In my last post we discussed the slowdown in the industrial sector and how it is affecting companies like 3M. However, on a global scale, other sectors appear to be contracting. More specifically, we’re seeing a mild recession in Germany and growth in China slowing dramatically. The U.S. appears to be the bright spot. Yes, industrial companies appear to be slowing but the consumer remains strong. Consumer confidence remains high at 135.7 and American citizens are spending money. This was reflected in Target’s recent earnings release with the stock rising 20%. The company earned $1.82/share beating analyst estimates. Same store sales increased 3.4% and quarterly profits surged 17.4% to $938 million.
Thankfully, 68% of the U.S. economic activity has to do with consumer spending. The fact is, people are spending almost every dime they make! When consumers stop spending money, then and only then, will we enter a recession. Strong consumer activity was also evident in earnings releases from Walmart and Amazon. Yes, some retailers are struggling and companies like Sears are even shutting down. However, the retailers that innovate and focus on ecommerce are doing just fine! Target, for one, reported 34% growth in ecommerce for the most recent quarter. The company even increased its guidance despite trade tensions.
Last week the trade conflict appeared to get even worse. China responded with tariffs on American goods and Trump countered accordingly. Trump also “ordered” U.S. companies to leave China and begin manufacturing in the United States. The fear is China tariffs will plunge the U.S. economy into recession. However, this trade conflict has been persisting for two years, and most companies are still growing their earnings. As the China situation gets worse, companies will indeed need to begin rearranging their supply chains. They could retreat to other areas of the Asia Pacific region or, yes, come back to the U.S. More importantly Trump sees the China trade conflict as a win-win.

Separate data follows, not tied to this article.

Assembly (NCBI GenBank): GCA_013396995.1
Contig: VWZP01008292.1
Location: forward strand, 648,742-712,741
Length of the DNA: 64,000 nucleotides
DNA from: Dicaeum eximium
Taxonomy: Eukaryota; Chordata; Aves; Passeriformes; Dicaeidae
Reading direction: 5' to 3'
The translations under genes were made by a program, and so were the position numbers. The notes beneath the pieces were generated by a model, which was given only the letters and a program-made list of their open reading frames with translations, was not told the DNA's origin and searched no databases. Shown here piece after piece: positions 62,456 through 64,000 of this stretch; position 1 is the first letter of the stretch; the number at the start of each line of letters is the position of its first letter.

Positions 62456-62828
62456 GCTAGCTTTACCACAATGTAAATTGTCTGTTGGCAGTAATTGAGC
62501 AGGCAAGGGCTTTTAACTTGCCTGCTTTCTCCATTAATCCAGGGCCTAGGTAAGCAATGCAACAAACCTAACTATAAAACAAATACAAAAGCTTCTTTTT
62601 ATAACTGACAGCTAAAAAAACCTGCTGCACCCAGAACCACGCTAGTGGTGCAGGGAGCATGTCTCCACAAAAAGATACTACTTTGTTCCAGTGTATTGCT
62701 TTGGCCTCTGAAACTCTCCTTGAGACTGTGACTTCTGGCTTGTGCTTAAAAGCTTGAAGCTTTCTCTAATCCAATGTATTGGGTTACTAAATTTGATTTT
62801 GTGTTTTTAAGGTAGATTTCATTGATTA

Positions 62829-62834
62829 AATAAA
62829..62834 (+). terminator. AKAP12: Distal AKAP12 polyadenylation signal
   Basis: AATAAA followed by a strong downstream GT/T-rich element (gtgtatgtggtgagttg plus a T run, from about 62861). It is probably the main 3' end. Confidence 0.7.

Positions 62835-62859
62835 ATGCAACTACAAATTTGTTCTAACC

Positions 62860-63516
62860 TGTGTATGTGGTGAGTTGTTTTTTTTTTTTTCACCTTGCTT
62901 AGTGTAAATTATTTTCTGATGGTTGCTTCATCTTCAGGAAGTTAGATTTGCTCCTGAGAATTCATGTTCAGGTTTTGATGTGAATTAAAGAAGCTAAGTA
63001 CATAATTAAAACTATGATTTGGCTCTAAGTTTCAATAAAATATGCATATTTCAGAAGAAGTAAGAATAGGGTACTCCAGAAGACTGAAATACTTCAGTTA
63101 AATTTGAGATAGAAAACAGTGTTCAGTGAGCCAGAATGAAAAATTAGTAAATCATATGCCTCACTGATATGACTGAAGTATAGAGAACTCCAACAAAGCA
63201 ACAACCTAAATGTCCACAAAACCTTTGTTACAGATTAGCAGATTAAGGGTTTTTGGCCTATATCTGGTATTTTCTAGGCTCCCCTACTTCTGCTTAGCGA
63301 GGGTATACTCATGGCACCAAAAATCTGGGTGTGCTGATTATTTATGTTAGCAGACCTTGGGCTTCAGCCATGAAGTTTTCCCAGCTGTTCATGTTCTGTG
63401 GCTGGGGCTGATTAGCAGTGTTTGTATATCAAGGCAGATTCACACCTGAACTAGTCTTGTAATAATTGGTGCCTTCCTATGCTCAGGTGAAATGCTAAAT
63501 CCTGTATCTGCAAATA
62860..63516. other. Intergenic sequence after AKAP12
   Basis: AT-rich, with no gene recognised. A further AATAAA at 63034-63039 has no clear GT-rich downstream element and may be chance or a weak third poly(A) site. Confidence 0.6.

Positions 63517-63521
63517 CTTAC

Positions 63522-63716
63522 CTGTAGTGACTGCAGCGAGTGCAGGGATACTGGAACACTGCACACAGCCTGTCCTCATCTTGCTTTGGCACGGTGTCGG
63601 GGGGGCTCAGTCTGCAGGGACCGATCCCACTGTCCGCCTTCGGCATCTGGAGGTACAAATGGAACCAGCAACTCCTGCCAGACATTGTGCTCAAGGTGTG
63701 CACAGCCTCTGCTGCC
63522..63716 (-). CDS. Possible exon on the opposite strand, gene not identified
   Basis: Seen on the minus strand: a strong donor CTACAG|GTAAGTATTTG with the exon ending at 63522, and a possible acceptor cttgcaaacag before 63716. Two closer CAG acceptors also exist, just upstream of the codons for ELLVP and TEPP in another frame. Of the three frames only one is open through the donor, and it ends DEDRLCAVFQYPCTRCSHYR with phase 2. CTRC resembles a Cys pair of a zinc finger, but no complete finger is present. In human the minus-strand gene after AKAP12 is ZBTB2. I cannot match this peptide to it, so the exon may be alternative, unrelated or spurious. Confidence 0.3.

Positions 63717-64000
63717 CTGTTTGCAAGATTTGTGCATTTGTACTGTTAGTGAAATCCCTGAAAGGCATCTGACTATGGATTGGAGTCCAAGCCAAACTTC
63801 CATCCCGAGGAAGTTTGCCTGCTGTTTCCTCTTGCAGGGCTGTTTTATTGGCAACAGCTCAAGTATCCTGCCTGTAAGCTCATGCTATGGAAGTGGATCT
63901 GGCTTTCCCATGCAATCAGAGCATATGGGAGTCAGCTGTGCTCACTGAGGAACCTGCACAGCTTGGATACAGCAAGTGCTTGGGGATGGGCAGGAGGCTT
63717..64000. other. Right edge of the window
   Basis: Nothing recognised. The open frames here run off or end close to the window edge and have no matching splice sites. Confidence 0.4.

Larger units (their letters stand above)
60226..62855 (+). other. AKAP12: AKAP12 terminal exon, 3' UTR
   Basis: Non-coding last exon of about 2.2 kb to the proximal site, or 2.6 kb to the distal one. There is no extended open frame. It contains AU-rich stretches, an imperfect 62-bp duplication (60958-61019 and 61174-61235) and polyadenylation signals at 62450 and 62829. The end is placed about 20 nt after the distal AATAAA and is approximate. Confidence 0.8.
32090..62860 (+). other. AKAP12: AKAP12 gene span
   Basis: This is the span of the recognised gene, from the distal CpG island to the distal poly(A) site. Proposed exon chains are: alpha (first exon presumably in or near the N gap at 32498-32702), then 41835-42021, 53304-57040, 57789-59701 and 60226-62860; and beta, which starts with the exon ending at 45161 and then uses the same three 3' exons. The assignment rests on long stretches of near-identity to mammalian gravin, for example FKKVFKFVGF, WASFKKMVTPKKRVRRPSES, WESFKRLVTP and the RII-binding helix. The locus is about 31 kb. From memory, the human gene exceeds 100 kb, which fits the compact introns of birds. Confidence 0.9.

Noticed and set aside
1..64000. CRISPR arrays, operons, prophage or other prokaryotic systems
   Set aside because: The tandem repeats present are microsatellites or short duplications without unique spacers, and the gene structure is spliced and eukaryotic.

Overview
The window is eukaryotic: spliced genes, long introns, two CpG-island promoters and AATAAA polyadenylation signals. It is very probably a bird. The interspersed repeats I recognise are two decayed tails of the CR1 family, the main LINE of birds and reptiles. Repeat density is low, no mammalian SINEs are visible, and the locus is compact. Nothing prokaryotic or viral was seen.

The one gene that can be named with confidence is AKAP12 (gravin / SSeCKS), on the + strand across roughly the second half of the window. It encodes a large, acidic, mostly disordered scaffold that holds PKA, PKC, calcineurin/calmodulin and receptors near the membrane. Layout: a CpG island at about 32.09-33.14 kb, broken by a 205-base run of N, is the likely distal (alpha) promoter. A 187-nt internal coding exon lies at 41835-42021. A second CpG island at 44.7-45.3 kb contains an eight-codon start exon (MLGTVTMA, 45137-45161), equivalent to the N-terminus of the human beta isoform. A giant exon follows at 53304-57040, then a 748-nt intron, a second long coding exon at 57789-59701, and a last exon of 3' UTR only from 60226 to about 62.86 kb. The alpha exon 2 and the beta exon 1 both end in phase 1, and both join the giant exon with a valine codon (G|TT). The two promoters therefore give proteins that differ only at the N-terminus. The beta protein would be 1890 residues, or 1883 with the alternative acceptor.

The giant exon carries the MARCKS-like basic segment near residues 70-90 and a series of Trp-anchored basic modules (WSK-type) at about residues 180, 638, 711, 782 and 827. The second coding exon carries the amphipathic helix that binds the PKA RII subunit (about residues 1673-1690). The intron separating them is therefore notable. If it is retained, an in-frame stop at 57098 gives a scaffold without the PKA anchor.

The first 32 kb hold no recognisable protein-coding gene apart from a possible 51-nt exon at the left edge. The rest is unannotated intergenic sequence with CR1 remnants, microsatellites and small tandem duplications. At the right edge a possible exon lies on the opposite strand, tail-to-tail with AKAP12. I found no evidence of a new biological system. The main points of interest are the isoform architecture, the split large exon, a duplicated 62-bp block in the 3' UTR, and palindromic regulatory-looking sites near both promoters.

If Trump makes a deal with China, then trade conflicts cease. The U.S. then has access to one of the largest markets in the world and everyone wins. On the other hand, China can continue to decline. Meanwhile the U.S. economy will also slow. In response, the Fed cuts rates further and U.S. companies rearrange their supply chains. With low rates and a new supply chain, companies can claw back their losses. So overall, this trade war creates tremendous volatility and risk. However, these concerns should smooth out over time and the market will likely move higher. And most importantly, the U.S. consumer is strong, and jobs are a plenty. For these reasons I’m still a buyer and plan on acquiring some new shares in the near future.
DISCLAIMER: I am long and own TGT & AMZN. I am not a licensed investment adviser or tax professional. I am not liable for any losses incurred by any parties. This blog should be viewed for entertainment and/or educational purposes only. Any transactions published are not recommendations to buy or sell any securities. Please consult with an investment professional before making investment decisions.